Currently there is a lot of confusion as to how we can all keep our immune system healthy and primed. But what exactly is our immune system?
The immune system, unlike any other bodily system, comprises of a complex series of interactions between various glands, such as the thymus gland and tonsils, proteins, chemical compounds, hormones, white blood cells and probiotics that all work in synergy to try and make our bodies less susceptible to infections. Many of these chemical compounds require nutrients in order to work effectively, for example a deficiency in vitamin D3 may result in dormancy of white blood cells which are normally required to engulf and eradicate bacteria and viruses that enter the bloodstream. Read More…
Pure Vitamin C serums for the face containing L-Ascorbic Acid are beneficial for the skin helping to protect against damaging free radicals that encourage wrinkles by destroying the collagen matrix. They also help to brighten and freshen the appearance of dull looking skin, together with inhibiting the formation of pigment in skin prone to hyperpigmentation. However, Vitamin C serums containing pure L-ascorbic acid do have some limiting factors which can influence their effectiveness. We explore:
Limiting Factors of Vitamin C Serums
Most vitamin C serums are water-soluble because L-Ascorbic Acid, known as vitamin C or L-AA for short, disperses evenly in a water-based serum, but therein lies a problem. The dermis of the skin has a rich lipid (oil) barrier and it is here that many of the nutrients, including vitamin C, are required to manufacture collagen, a protein that gives skin its youthful firmness and the ability to resist wrinkles. Using water soluble vitamin C serums containing L-AA can be an issue since this nutrient cannot make it through the oil barrier and therefore cannot provide maximum benefits as far as collagen manufacture is concerned. Read More…
It is important that you take the correct vitamins and supplements in your 50s to boost your health and vitality. The choice of supplements is overwhelming and the advice given can be confusing. Looking after your health is important at any age and never more so than in your 50s. In our 50s, we do not digest foods the way we did when we were younger and supplements can play an important role in filling any nutritional gaps.
Which vitamins should I take?
I believe that there are some fundamental supplements that are worth taking and these include:
A quality vitamin and mineral supplement
Probiotics because the digestive system gets sluggish with age
Omega 3 essential fatty acids since most of us do not get sufficient amounts
A calcium supplement to prevent brittle bone disease
A sublingual form of Vitamin B-12
Which vitamin and mineral supplement should I take? Read More…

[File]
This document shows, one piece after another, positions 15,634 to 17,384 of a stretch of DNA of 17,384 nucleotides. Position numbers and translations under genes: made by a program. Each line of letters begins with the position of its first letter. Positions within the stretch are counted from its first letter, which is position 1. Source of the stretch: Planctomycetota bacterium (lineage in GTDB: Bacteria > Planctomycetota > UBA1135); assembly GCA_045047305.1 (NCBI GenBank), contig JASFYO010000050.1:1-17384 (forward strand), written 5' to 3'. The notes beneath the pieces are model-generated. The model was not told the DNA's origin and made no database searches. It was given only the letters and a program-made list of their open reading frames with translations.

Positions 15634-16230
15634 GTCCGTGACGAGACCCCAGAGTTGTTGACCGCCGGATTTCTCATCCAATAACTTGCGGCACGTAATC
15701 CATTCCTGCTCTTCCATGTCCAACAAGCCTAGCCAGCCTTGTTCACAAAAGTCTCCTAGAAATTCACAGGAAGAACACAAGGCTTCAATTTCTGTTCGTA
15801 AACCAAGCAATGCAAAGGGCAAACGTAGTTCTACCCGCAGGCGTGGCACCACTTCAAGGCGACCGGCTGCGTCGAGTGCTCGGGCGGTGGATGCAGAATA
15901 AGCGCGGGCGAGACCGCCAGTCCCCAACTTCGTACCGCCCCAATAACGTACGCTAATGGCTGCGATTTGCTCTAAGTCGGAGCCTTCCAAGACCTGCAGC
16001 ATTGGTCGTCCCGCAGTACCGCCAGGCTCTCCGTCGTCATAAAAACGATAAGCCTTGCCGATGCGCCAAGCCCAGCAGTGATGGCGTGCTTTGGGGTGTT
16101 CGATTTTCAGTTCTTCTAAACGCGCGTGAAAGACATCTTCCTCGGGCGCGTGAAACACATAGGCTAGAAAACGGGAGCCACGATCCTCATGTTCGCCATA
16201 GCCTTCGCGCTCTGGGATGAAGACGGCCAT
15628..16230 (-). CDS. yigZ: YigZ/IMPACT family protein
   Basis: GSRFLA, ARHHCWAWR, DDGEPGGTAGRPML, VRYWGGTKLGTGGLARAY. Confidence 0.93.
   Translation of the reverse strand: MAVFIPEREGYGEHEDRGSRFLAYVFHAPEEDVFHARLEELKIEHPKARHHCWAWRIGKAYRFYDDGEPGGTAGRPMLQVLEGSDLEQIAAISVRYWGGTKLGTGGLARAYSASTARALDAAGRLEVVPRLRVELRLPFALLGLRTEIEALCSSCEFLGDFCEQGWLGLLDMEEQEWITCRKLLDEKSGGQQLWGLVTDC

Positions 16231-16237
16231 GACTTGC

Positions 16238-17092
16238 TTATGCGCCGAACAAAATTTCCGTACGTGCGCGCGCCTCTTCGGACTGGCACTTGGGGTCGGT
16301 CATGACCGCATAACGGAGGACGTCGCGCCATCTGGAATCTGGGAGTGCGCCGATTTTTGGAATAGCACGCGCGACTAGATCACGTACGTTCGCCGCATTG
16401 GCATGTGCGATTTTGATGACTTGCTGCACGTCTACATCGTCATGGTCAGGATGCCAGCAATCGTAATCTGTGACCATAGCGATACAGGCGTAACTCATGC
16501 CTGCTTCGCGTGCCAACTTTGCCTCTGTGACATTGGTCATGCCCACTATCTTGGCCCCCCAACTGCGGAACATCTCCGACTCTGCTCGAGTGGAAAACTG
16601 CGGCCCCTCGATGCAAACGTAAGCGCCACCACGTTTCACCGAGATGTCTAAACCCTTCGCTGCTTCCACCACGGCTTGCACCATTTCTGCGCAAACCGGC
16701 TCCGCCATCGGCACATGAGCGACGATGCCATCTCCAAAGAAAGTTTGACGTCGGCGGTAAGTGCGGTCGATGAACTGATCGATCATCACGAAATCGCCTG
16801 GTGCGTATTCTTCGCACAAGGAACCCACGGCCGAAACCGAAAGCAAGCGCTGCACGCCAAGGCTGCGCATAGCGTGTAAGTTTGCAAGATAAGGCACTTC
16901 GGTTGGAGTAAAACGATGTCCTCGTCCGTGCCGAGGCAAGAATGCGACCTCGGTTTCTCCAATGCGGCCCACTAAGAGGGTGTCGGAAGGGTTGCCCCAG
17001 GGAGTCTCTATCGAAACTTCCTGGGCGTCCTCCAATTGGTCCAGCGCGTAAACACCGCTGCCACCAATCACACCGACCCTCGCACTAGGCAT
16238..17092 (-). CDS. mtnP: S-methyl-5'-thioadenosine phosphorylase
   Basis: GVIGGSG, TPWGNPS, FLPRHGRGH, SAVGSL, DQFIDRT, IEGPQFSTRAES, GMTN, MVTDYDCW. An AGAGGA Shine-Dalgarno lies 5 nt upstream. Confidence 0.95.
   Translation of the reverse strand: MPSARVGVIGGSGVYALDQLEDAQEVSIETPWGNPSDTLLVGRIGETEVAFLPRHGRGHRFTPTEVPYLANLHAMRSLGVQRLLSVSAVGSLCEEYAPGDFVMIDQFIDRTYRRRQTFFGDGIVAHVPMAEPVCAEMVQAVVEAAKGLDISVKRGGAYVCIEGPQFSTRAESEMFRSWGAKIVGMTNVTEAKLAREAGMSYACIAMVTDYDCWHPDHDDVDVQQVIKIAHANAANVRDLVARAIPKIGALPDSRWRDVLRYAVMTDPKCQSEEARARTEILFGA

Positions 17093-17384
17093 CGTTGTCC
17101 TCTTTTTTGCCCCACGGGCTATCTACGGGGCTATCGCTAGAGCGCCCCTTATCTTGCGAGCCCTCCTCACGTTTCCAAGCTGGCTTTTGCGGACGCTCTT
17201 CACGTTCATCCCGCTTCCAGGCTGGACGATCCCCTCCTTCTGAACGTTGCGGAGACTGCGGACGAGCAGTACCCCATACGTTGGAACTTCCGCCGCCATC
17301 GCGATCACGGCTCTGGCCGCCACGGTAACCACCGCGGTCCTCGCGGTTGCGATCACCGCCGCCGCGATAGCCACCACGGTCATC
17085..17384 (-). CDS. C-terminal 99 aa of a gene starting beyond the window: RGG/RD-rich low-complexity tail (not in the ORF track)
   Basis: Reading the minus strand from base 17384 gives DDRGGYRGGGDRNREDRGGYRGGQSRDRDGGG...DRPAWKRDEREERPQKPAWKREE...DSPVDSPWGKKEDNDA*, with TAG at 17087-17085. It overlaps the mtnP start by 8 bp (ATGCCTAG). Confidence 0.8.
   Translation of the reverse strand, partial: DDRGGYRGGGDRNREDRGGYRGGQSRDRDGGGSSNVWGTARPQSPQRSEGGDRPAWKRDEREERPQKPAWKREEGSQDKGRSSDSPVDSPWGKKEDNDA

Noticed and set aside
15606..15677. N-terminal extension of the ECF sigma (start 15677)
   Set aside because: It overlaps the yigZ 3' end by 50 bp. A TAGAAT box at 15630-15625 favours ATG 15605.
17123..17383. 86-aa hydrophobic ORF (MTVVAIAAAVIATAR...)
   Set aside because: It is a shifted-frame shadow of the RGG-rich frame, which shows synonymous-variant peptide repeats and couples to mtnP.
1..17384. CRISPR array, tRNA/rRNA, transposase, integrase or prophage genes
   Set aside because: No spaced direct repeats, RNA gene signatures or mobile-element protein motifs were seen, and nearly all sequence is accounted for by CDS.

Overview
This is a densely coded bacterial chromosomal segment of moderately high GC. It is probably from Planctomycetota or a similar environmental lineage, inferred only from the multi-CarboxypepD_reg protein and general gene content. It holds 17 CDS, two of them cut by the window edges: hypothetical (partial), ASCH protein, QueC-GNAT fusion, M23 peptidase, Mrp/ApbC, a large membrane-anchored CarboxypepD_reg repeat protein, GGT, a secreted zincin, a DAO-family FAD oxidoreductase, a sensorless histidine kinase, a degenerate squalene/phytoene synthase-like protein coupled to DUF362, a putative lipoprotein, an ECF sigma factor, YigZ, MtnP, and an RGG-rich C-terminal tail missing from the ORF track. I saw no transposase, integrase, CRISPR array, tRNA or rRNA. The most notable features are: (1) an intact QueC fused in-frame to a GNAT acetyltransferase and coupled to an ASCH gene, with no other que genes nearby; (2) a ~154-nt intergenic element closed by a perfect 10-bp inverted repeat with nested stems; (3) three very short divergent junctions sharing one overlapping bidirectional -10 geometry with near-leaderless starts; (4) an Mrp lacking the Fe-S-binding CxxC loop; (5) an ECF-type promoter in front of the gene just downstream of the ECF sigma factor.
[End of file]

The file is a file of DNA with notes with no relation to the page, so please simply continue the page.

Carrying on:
Depending upon where you are in the world, February can be a difficult month. Although the days are getting longer, they appear to be grey, dark and cold. February is considered so bleak that scientists have actually labelled a syndrome called the February Slump.
But we can all endure February with some slight changes that can make a positive difference.
Light some candles and take a hot bath. A bath can be a ritual and should never be a task. It should be something that you enjoy experiencing rather than on your ‘to do’ list such as washing dishes and reading on the internet. Magnesium flakes will work wonders to relax the mind and the body and one’s that I often reach out for are Better You’s Magnesium Oil Original Flakes.
Add some spices to your dinner. When the temperature drops, introduce certain spices such as ginger and turmeric into your food. These spices warm our bodies from the inside and at the same time provide numerous benefits which include aiding digestion and enhancing circulation. Read More…
We all know that eating vegetables is a healthy choice and provide profound benefits to the body. Unfortunately, numerous studies indicate that only one in ten of us actually achieves the recommended daily intake of approximately 800 grams a day of a mixture of fruits and vegetables.
Whilst all types of vegetables are going to be beneficial, there is one group that scientists believe contribute significantly to overall health due to their unique nutrition content – the Brassica family; commonly known as cruciferous vegetables. These include broccoli, Brussel sprouts, kale, cabbage, cauliflower, radish and turnips.
Aside from their nutritional content, scientists have found a compound that makes these vegetables so important called Sulforaphane (also called SFN). Read More…
Between work, home life, social life and just about everything that we pack into our schedules, it is not surprising that our brains are literally burnt out often resulting in brain fog or mental fatigue. Memory loss is one of the most common fears that people have as they get older, so together with Trinny, I am going to look at steps to boost brain power and hopefully protect your memory from fading. Read More…